“What I never tell them is that all reputable scholars think this or that. Because the fact is, reputable scholars sometimes think things for which the evidence isn’t very good,” he said. “I don’t force my own beliefs on students, but I do try and make sure they understand that there are open issues and they should look at both sides of these issues. I want them to look at the evidence and make up their own minds.”
Role in Campus Ministry
In addition to challenging his students to think critically inside the classroom, Kopff also takes an active role at University Lutheran Chapel (ULC), the Synod’s LCMS U campus-ministry chapter at the University of Colorado, by serving as an elder.
Kopff started attending the chapel after his children left the nest. At the moment, he is the only faculty member involved with the campus ministry.
“It helps me keep in touch with students on another level other than teaching,” he said. “Seeing them outside of that context teaches me things about them that I need to know and that I want to know.”
“The most important things in our society go back thousands and thousands of years, whether it’s democracy, science, the Bible. … We are part of a great tradition, and we ought to know it.” — Dr. E. Christian Kopff
It also gives him the opportunity to engage and encourage students on issues of faith in a way that he can’t do during class. Sometimes students even seek him out for guidance on personal matters because they know he is a Christian.
“It was very meaningful to me to have Professor Kopff attend the ULC with us,” recent graduate Raymond Cox wrote by email. The Classics major and member of Holy Cross Lutheran Church in Highlands Ranch, Colo., took one of Kopff’s classes in addition to regularly attending the campus ministry with him.
“It was also very wonderful to have him there to add this knowledge of antiquity to discussions about the day’s readings,” Cox continued, noting that Kopff’s presence at ULC inspired him to combine his study of Greek with the Bible by following along in his Greek New Testament each week.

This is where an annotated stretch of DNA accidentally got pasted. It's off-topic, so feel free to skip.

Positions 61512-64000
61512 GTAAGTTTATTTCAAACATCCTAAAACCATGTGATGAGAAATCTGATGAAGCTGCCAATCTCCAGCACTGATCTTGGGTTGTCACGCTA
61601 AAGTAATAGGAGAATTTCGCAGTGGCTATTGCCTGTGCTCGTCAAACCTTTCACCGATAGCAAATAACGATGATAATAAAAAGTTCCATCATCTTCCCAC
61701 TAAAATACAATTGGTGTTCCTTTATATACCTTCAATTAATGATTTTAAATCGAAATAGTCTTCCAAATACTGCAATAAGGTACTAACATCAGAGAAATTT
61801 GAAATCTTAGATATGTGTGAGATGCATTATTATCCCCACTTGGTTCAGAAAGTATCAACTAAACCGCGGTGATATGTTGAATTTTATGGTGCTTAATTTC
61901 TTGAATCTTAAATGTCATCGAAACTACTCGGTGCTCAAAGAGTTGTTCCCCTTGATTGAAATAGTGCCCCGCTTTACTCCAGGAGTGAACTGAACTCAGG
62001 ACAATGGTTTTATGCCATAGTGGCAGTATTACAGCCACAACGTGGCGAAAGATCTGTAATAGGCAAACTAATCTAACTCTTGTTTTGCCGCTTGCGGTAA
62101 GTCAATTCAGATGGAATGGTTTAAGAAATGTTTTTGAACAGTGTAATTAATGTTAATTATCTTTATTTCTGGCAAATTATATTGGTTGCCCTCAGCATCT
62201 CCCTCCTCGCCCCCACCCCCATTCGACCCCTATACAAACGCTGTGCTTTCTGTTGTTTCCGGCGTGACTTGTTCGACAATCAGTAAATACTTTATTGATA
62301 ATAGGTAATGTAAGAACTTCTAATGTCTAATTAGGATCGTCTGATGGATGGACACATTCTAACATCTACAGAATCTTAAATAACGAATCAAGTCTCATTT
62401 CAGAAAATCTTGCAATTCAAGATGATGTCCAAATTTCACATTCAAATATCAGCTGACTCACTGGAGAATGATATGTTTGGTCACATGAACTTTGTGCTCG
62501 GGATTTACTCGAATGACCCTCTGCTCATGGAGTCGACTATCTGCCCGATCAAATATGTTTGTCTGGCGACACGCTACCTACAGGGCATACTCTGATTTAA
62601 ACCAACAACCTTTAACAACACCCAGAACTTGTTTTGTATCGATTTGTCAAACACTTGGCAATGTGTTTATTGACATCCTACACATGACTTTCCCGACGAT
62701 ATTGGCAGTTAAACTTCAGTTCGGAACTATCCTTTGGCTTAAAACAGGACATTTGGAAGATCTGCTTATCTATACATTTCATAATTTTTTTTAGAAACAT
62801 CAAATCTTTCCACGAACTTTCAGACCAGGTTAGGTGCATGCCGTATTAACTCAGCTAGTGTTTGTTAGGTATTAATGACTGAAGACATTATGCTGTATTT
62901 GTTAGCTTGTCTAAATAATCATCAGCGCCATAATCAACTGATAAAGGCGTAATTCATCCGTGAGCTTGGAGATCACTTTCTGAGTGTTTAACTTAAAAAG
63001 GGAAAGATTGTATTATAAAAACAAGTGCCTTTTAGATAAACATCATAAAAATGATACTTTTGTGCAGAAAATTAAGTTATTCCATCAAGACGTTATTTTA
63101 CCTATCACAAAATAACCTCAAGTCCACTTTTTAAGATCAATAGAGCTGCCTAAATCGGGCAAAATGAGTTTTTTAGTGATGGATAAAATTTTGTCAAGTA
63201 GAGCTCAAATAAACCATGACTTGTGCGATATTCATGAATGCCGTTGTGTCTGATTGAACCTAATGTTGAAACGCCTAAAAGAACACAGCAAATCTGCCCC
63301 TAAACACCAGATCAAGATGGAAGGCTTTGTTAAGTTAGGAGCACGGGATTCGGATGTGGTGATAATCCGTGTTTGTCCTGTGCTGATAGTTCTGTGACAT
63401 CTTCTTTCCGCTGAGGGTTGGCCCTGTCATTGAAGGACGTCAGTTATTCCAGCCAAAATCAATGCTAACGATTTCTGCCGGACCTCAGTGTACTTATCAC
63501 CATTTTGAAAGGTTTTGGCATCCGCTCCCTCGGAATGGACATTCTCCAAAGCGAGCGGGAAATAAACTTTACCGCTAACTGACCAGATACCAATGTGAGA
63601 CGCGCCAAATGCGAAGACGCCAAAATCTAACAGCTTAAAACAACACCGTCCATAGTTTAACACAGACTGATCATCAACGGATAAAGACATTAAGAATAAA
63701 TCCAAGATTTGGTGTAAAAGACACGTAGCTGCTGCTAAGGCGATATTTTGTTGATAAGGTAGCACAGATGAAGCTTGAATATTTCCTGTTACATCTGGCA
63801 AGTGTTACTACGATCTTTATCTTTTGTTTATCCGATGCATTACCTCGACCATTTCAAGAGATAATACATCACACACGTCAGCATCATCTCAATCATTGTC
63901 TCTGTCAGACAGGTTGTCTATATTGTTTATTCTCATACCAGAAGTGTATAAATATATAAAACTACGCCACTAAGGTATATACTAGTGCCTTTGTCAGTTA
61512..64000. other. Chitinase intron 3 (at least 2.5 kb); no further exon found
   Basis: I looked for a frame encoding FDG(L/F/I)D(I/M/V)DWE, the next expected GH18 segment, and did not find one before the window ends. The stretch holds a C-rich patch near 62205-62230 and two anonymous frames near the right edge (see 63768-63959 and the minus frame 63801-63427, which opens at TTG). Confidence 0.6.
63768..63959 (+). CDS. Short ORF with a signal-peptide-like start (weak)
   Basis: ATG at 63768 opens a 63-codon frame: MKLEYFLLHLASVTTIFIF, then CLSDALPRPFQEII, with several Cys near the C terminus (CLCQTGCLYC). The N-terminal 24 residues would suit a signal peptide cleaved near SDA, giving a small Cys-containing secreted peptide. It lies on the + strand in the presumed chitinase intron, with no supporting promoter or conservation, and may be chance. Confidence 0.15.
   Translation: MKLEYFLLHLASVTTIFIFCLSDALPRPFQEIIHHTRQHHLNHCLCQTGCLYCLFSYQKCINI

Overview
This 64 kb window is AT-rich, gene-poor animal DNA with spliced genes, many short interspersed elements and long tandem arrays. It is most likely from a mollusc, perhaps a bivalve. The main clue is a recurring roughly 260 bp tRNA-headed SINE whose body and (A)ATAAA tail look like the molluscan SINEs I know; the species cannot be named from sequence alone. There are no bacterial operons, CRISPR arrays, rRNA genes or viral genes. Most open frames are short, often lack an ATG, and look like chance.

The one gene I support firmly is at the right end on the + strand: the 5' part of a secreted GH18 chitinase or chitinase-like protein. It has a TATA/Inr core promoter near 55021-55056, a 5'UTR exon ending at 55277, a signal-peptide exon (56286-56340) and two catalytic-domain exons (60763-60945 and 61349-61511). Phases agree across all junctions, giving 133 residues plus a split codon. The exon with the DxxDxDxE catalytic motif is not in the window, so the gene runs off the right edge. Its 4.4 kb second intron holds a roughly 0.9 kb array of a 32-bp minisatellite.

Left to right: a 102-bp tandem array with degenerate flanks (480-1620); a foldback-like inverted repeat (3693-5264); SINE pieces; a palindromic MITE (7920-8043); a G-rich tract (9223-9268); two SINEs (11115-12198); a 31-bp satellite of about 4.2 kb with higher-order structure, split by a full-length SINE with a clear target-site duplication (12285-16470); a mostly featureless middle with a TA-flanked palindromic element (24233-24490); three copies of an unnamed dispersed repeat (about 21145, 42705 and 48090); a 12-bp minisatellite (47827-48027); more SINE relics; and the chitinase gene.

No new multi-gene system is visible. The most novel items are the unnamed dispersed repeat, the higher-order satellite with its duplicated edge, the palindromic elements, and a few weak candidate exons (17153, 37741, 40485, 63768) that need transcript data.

“LCMS college students and campus-ministry workers aren’t the only ones on our nation’s university campuses,” said the Rev. Marcus Zill, director of LCMS Campus Ministry and LCMS U. “There are a lot of LCMS faculty and other campus personnel who are teaching in the classroom and intricately involved in campus life. They are extremely valuable to the cause not just because of the support they can give to local campus-ministry efforts, but precisely because they are on the front lines in engaging the world in the incubator of ideas.”
What keeps professors like Kopff excited about engaging new students on the study of these topics year after year?
“The past really matters,” he said. “This is where my beliefs certainly affect the enthusiasm and the commitment that I have to teaching.”
Calling All Professors
Are you a faculty member at one of America’s colleges, universities or community colleges? LCMS U wants to hear from you! The Rev. Marcus Zill, director of LCMS Campus Ministry and LCMS U, is working to establish a network of Lutherans involved in higher education.
“It is our hope to provide ways to not only encourage college faculty and staff to get involved in local campus-ministry outreach as much s possible, but also to encourage them in their vocations and connect them through LCMS U so that they can learn and grow from one another,” Zill said.
Email Zill at firstname.lastname@example.org to join the network.